The Justice Department's hopes of salvaging its case against Zacarias Moussaoui in civilian court rested on Tuesday with a no-nonsense federal trial judge who has repeatedly questioned the government's efforts to prosecute Moussaoui with so much of the case against him kept secret from the public -- and from Moussaoui.
The case against Moussaoui, the only person charged in an American court with conspiring in the Sept. 11 terror attacks, is nearing collapse because of the government's refusal to comply with a ruling by Judge Leonie Brinkema that would allow Moussaoui to interview a captured member of al-Qaeda.
On Monday, the department announced that it would refuse to make the captured terrorist available for testimony on national-security grounds, a move it acknowledged could force Brinkema to dismiss the indictment.
Whatever Brinkema does, the Justice Department has made clear that it will likely appeal her decision to the 4th US Circuit Court of Appeals in Richmond, Virginia, which oversees the work of the Alexandria court and is generally considered the most conservative federal appeals court in the nation.
Administration officials said that if the charges were dismissed, Moussaoui would almost certainly be moved to a military tribunal, ending the Justice Department's involvement in the case and jeopardizing plans to prosecute other al-Qaeda suspects in civilian court.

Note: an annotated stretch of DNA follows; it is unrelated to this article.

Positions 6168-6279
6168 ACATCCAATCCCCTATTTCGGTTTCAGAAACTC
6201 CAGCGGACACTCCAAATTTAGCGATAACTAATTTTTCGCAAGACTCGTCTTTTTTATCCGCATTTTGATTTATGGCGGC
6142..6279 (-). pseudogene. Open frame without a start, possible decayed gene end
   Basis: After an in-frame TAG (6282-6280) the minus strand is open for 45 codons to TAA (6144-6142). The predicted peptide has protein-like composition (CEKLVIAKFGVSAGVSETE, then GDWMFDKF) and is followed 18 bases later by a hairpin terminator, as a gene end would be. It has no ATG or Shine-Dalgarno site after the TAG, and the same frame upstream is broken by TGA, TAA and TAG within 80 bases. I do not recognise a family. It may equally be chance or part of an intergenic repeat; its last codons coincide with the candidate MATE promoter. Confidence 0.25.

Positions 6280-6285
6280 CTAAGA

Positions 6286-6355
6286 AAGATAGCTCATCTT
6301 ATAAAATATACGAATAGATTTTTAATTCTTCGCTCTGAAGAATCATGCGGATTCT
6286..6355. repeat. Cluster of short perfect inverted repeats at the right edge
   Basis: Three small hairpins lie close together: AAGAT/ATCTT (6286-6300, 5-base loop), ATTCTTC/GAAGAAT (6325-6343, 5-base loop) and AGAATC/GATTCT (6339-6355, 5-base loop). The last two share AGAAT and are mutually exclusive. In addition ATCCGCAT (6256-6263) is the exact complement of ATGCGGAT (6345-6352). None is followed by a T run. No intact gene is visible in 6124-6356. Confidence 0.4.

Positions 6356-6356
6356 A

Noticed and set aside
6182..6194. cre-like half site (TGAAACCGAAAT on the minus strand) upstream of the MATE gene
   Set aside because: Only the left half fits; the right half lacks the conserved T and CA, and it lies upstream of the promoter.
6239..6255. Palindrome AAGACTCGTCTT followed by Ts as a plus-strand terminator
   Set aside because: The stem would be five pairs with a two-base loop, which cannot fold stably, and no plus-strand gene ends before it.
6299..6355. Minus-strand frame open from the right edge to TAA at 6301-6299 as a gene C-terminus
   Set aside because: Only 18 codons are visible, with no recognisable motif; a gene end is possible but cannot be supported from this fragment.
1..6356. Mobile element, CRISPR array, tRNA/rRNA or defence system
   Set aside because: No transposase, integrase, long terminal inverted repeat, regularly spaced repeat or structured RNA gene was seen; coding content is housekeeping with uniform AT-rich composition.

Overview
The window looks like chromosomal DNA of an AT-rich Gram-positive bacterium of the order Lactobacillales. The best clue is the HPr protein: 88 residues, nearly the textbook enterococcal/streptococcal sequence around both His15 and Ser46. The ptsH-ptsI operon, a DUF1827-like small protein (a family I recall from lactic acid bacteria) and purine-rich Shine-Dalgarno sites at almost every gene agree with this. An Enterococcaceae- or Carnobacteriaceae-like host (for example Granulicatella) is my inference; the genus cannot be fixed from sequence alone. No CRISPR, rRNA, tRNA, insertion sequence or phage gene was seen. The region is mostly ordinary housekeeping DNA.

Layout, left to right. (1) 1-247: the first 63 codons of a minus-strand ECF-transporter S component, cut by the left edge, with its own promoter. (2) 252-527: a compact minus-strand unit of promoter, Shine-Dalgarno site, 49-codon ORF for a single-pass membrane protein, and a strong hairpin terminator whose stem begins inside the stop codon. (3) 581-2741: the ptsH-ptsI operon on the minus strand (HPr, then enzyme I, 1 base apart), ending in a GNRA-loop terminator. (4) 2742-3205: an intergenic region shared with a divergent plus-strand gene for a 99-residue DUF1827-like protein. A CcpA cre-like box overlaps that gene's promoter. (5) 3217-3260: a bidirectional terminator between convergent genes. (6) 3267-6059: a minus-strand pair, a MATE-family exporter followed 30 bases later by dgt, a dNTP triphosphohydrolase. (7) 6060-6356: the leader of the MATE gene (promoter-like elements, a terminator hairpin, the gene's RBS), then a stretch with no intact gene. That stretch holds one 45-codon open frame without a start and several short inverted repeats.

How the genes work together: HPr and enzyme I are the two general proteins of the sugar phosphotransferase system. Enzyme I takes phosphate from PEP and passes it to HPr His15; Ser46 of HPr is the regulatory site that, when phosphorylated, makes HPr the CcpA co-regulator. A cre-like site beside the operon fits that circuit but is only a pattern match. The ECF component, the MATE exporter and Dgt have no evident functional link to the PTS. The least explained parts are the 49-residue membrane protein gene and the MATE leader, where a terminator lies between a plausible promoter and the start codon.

The captured terrorist, Ramzi Binalshibh, a confessed participant in the Sept. 11 attacks who figures prominently by name in Moussaoui's indictment, was taken into custody last year in Pakistan.
In January, Brinkema ruled that Moussaoui, who is facing the death penalty and is trying to act as his own lawyer, had a right under the Constitution to interview such an important witness. She ordered that a deposition be taken in a videoconference at an undisclosed overseas location.
Brinkema, a former federal prosecutor who was named to the bench by President Bill Clinton in 1993 and is considered one of the least predictable judges in the district court in Alexandria, Virginia, gave no hint on Tuesday of what she would do about the government's defiance of her ruling, or when she would act.
But it is clear from opinions dating back to last year that Brinkema has suspected that the government's insistence on keeping secrets in its case against Moussaoui would lead to the stalemate.
In a ruling in April, Brinkema criticized the government for the "shroud of secrecy under which it seeks to proceed" in prosecuting Moussaoui, adding that she sided with defense lawyers in their "skepticism of the government's ability to prosecute this case in open court."